(I also do think it’s worth noting that the eat real food and exercise plan, while sustainable and probably the most ideal way to improve one’s health, can be much, much more challenging for those without means–those who don’t have access to anything but a corner store, those who don’t live in areas where it’s safe to go for a run, those who don’t have the disposable income to spend on a gym membership, or even on transportation to a place where they could exercise outside safely or could buy real food. Granted, those without means are also probably not the ones watching GMA and adopting the baby diet as a result.)

    1. Very interesting points! It seems like whenever we talk about women + eating we ALWAYS leave out the exercise component. Women+food=dieting, in most media portrayals of the issue. I just know that if I weren’t knee-deep in the fitness world like I am I would be so, so confused at what it takes to be healthy because of this disproportionate amount of information all about dieting and the “secrets” to losing weight.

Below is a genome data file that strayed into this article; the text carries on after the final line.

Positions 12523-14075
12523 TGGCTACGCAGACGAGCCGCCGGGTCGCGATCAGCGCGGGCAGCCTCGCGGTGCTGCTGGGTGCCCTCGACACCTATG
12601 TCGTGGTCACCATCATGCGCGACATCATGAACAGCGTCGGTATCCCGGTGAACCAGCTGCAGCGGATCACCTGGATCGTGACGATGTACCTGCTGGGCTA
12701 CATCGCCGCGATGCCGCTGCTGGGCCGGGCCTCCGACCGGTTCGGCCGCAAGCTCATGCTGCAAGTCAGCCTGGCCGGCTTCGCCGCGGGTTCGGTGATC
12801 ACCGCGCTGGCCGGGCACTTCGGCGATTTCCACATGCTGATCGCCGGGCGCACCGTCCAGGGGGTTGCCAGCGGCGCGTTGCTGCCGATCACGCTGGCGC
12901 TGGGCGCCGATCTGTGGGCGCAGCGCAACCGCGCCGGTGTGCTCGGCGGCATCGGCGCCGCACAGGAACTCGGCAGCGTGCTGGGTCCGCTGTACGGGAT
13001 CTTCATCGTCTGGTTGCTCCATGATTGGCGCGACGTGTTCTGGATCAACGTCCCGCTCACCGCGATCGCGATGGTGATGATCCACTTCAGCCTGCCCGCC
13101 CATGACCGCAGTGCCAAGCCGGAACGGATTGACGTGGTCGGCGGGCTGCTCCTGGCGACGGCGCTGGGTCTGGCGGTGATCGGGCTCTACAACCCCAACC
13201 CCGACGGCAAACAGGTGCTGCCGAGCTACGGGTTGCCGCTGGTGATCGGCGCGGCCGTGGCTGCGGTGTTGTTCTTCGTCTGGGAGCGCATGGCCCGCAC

In terms of financial disparity and how that affects people’s diets — I completely agree. I was reading up on food deserts awhile back and was left open-mouthed and in awe of how places like that exist. That is a WHOLE other issue worth getting in to — but I can guarantee that none of those struggling people are the ones getting up at 5am to steam sweet potatoes for their babies either haha. The safety issue that you brought up also is also really thought-provoking. Sometimes I think about how easily I am able to work out but that people less than 20 miles south of me have to worry about gunfire. It’s unbelievable.